A budget and blowout guide to Chamonix
If you can brave the teeth-chatteringly quick cable-car ride, the views from Aiguille du Midi are spectacular. (BBC)
Chamonix’s restaurants are about so much more than raclette and fondue. Huddled beneath majestic Mont Blanc in the Haute-Savoie region, the town is home to the only two Michelin-starred restaurant in the French Alps, Restaurant Albert 1er.
Look out for little-known Savoy wines, cured saucissons and famous cheeses, such as gruyère de montagne and tomme de savoie.
Budget: Expect a warm welcome at La Petite Kitchen, an intimate café that serves hearty, seasonal home cooking made with locally sourced ingredients. Try the caramelised onion tarte Tatin, €10.50, followed by the vanilla panna cotta, €6.50.
For a light lunch and a spot of people-watching, Aux Petits Gourmands pâtissèrie on the main street, is just the place. Grab a seat outside – and one of the café’s faux-fur blankets – and watch the world go by while eating a croissant filled with reblochon, chicken and black olives, €2.70, and a café noisette, €1.70. (0033 450 530 159)
Blowout: Restaurant Albert 1er is the only restaurant in this area with two Michelin stars. Its wine lunches, from €88, follow tutored tastings from local winemakers with menus that put a contemporary spin on classic Haute-Savoie cooking.
Budget: The dining room at Hotel Eden, in the neighbouring village of Les Praz, has a contemporary menu, impeccable service and a magical forest setting. The set menu costs €23 for three courses.
It might be owned by the people behind Restaurant Albert 1er and set in the same hotel, Le Hameau Albert 1er, but La Maison Carrier offers a very different experience. Within its farmhouse-style decor, the emphasis is on authentic Savoyard cuisine. The set menu is great value at €29 for three courses plus coffee.
Blowout: The main challenge when dining at La Cabane des Praz is keeping your eyes on your plate as the stunning views of Mont Blanc vie for your attention. Dishes include marinated salmon carpaccio, €12, and rack of lamb, €28.
Budget: The friendly atmosphere and homebrewed ales make brewpub Micro Brasserie de Chamonix a favourite with locals. Each season, a unique ‘seasonal brew’, €5, is developed by the master brewer. Or play it safe and order the house favourite, Blonde de Chamonix, €5, while soaking up the live music.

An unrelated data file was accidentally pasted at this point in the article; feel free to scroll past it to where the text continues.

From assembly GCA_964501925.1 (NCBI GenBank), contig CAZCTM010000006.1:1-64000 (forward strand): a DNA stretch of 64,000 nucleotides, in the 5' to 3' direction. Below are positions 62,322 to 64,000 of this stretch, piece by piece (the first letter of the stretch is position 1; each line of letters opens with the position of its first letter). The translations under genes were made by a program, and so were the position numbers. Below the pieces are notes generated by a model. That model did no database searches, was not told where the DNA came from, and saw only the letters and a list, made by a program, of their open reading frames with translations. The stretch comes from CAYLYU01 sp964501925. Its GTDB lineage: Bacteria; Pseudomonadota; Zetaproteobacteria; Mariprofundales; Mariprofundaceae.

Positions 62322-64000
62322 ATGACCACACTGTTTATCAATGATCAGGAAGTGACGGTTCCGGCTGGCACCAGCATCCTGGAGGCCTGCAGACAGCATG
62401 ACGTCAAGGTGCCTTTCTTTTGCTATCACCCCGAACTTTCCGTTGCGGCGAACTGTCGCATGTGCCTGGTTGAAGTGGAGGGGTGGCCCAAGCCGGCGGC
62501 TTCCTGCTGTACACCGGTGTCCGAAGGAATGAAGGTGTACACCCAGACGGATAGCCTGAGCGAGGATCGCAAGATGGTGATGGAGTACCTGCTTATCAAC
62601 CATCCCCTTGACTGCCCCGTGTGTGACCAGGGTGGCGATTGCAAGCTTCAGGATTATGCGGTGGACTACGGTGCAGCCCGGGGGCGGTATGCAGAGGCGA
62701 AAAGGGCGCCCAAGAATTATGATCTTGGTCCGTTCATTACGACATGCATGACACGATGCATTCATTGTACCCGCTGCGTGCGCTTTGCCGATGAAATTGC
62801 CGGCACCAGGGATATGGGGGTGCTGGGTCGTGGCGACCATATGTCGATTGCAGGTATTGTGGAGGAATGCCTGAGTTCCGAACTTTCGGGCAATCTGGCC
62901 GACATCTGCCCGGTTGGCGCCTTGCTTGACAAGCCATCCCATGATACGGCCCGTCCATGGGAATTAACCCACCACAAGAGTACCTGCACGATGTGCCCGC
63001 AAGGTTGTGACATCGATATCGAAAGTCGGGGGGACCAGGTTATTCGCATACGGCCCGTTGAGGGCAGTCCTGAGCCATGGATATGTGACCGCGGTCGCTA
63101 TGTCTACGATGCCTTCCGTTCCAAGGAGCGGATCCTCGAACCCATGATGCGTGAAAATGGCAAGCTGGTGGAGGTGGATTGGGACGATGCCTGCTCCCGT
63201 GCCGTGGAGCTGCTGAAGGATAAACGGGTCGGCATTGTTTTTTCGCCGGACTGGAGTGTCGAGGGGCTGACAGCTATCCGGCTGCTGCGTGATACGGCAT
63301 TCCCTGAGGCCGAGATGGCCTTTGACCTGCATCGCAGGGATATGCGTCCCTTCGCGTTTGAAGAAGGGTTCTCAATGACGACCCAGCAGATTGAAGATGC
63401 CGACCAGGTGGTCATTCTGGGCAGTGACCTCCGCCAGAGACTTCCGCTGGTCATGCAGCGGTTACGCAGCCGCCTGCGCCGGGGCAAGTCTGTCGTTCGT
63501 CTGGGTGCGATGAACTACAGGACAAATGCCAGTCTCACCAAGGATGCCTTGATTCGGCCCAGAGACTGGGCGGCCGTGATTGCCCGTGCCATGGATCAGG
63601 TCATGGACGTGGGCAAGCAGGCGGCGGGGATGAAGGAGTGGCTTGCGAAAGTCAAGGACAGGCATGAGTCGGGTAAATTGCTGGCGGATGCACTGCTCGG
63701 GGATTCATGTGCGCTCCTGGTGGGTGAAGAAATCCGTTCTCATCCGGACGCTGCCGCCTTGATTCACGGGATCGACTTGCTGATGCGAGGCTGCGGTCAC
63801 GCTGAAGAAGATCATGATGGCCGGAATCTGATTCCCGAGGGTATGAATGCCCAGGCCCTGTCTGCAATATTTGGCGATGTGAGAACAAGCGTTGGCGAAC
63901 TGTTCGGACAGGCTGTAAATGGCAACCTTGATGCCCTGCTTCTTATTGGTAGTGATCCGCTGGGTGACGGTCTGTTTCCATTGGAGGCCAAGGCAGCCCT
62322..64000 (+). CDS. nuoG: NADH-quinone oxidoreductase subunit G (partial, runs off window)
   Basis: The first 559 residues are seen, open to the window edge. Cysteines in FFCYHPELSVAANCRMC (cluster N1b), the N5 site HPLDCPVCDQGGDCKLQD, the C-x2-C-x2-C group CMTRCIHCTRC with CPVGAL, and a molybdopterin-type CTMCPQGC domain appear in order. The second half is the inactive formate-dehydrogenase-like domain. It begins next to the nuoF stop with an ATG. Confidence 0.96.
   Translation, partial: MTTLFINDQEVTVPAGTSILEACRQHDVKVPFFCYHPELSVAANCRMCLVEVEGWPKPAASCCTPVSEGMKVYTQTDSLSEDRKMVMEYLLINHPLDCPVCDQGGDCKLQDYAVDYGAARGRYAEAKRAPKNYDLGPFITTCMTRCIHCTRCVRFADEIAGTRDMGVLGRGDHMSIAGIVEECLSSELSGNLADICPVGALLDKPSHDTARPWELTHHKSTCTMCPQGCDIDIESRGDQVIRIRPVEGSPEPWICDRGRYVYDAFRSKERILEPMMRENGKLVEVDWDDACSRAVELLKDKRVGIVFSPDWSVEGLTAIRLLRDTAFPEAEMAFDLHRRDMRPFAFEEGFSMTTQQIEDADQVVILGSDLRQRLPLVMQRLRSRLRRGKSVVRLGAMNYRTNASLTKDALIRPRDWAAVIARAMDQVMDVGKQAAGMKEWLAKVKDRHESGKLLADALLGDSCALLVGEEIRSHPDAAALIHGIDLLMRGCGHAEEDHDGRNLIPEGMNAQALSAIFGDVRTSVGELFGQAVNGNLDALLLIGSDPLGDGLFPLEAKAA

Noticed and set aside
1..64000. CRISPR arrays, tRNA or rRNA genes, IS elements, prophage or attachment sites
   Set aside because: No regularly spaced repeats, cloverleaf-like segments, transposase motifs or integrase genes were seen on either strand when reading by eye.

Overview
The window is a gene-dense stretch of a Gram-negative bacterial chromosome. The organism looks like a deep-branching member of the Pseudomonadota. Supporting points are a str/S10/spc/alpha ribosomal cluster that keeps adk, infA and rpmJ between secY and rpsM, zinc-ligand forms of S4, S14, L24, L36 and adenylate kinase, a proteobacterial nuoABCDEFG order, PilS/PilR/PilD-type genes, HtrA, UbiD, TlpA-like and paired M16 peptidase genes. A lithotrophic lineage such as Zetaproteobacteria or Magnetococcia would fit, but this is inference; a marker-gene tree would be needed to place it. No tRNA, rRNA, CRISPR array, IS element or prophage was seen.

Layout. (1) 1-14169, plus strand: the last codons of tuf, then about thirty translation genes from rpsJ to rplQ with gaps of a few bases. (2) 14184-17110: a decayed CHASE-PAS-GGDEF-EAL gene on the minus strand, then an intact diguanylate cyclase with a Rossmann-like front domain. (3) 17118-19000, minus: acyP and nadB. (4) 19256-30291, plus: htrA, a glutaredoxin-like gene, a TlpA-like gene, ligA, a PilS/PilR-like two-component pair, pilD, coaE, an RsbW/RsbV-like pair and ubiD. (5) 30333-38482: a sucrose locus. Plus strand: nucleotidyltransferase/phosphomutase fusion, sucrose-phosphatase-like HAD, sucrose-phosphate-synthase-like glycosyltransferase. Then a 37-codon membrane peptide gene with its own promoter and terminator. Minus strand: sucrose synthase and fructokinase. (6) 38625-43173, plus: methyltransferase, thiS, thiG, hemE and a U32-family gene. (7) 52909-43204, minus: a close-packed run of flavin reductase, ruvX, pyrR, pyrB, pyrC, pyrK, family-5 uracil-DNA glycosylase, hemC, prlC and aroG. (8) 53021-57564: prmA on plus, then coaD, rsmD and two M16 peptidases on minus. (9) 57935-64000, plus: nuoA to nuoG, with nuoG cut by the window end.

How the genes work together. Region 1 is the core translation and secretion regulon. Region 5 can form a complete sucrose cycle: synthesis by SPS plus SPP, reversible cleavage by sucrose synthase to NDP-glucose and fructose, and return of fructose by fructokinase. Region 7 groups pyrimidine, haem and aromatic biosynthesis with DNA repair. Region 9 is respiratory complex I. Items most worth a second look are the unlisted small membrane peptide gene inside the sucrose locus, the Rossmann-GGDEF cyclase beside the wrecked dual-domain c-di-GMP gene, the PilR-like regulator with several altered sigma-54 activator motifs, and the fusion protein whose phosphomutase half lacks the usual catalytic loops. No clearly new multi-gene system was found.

The town’s newest bar is Le Bistrot Gourmand. Owner Gerard is happy to make recommendations from the 150-strong list, but chingin-berjeron, €3.50, a full-bodied, fruity white, goes brilliantly with a plate of meats, cheeses and bread, €5. (0033 666 524 473)
Blowout: An elegant wine bar, Chachacha combines a candlelit terrace with staff who really know their stuff (it’s owned by the Picards, a French wine-making family). Toast the day’s skiing with a glass of champagne, €7.
Budget: With a quiet but central location and a private courtyard, it’s amazing that the Hotel Crêtes Blanches is still such a secret. The building is around 100 years old and packed with character, from its wooden shutters to its traditional balconies, complete with views of Mont Blanc. Doubles from €66.
Home to the La Cabane des Praz restaurant, Hotel Labrador is a traditional log cabin ideally situated for access to the Flégère cable car. Nab the Mont-Blanc Room for spectacular sunsets over the white mountain. Doubles from €107.
Blowout: A sister to London and New York members’ club, Milk & Honey, The Clubhouse is a converted mansion specialising in cocktails and post-skiing pampering. You don’t have to be a member to book. Doubles from €865 for three nights.
Budget: Avoid paying over the odds for lunch on the mountain by packing a picnic instead. The best bread in Chamonix comes from Au Pain d’Antan. Its artisan loaves packed with olives and chorizo are often still warm from the oven, from €1.10 per loaf. (0033 450 534 088).
Take the Train du Montenvers, which winds its way up to 1,913m. At the top there are panoramic views of the Mer de Glace, Drus and Grandes Jorasses peaks. After wandering through the beautiful ice caves, stop for a shot of chartreuse, €6, at Hotel du Montenvers. Return train ticket, €25. ()
Blowout: If you can brave the teeth-chatteringly quick cable-car ride, the views from the highest summit in Europe, Aiguille du Midi, are spectacular, over the peaks of the Mont Blanc Massif. Return tickets €42.50.